Unlike normal Unix file descriptors, read-only poke streams are buffered. Let’s supposed we open the standard input:
var stdin = open ("<stdin>");
Then we map some data (one byte) at some particular offset:
var b = byte @ stdin : 28#B;
The mapping operation above causes poke to read 28 bytes from the
standard input and to set the variable
b to the 28-th byte.
The bytes read from the stream are still available (buffered) and the
offsets are still relative from the “beginning” of the standard
var c = byte @stdin : 0#B;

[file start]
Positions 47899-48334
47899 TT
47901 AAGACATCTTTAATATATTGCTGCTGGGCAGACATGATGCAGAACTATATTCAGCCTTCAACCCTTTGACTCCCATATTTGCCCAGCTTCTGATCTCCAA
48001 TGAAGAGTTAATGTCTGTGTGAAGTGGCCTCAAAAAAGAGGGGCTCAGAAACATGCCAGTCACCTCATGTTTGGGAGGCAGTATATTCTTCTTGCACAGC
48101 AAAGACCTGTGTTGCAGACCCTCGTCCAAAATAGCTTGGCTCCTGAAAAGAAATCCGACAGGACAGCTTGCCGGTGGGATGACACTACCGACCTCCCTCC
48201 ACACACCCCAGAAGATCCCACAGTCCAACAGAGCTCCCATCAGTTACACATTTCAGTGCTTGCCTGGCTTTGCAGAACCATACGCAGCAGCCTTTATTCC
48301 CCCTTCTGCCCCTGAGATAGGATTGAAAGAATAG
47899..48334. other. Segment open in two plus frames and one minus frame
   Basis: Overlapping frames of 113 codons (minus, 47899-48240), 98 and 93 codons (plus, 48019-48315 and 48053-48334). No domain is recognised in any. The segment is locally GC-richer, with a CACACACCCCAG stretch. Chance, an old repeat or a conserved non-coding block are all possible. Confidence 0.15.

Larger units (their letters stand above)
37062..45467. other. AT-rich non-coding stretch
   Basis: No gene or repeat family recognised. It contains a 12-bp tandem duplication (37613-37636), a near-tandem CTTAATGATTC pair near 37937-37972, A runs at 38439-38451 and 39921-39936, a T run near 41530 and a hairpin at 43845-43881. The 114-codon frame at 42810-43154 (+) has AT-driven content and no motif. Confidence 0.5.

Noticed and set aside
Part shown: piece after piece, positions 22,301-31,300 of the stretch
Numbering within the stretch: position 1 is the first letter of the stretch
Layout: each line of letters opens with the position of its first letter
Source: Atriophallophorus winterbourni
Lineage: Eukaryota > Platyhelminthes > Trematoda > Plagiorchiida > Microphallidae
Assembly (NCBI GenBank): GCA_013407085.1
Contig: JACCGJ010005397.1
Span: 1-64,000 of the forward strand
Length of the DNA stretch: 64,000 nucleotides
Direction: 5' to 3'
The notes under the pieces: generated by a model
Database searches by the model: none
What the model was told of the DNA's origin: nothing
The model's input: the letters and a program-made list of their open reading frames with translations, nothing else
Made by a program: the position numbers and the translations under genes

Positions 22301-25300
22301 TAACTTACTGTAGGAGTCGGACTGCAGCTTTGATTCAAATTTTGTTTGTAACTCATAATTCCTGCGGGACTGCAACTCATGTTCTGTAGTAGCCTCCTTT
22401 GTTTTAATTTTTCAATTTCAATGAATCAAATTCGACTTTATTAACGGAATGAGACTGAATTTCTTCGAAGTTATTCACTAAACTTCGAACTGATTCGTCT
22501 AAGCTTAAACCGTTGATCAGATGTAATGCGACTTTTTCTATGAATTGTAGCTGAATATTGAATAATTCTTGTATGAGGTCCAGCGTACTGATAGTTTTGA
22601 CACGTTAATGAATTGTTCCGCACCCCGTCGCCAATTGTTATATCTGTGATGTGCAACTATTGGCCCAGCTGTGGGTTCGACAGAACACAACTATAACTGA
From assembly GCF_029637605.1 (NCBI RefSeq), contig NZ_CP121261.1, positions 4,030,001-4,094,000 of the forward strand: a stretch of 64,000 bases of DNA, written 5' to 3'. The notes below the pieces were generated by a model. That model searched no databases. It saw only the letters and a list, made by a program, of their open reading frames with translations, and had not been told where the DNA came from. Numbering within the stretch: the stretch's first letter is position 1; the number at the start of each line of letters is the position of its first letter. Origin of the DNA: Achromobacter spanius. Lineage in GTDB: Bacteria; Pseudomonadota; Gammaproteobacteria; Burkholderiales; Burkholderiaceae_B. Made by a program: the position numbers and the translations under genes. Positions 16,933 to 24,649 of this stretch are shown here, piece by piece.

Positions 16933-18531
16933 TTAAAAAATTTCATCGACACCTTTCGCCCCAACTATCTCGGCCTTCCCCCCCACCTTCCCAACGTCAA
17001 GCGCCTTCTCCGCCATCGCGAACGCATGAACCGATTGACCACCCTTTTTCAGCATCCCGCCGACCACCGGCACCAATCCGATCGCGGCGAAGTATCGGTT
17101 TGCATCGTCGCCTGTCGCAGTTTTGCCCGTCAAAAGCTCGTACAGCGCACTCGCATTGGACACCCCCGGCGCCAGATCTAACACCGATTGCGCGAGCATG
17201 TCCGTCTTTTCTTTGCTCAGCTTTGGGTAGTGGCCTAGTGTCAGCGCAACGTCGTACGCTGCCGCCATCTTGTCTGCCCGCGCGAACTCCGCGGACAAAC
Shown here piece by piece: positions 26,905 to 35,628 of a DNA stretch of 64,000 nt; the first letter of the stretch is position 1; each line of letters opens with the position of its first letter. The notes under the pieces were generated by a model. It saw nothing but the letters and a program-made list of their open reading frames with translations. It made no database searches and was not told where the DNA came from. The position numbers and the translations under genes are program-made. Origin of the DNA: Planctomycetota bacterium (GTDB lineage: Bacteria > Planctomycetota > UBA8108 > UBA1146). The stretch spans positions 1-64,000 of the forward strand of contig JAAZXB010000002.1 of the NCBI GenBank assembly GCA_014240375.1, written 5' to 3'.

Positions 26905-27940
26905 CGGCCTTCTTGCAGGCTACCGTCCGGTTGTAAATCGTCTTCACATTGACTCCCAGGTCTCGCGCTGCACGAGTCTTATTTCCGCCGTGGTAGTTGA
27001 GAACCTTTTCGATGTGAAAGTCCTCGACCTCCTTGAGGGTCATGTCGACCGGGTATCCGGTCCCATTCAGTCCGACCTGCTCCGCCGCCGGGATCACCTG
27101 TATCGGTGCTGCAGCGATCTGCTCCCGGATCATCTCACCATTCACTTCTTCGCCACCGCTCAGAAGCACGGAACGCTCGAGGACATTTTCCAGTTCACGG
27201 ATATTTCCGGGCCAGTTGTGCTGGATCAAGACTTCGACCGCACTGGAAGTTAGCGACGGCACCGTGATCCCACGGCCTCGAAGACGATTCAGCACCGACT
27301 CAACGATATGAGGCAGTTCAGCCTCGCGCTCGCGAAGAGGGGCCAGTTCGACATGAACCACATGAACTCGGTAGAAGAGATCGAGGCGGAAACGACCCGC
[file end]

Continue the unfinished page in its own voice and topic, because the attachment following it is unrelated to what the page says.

The byte in
c is the byte that appeared in the standard input
27 bytes before the byte in
This buffering is nice, and it is what allows us to access the standard input like if it were a random oriented device. However, it is obvious we would be in trouble if we filter big amounts of data, like in a network interface: we would likely use all available memory.
To allow filtering big amount of data, poke allows to flush the read-only streams. Flushing means that the buffered data in the read-only stream is “forgotten”, and trying to access it will result in an exception:
var stdin = open ("<stdin>"); var b = byte @ stdin : 28#B; var c = byte @ stdin : 29#B; flush (stdin, 29#B); var d = byte @ stdin : 30#B; var e = byte @ stdin : 20#B; /* Exception. */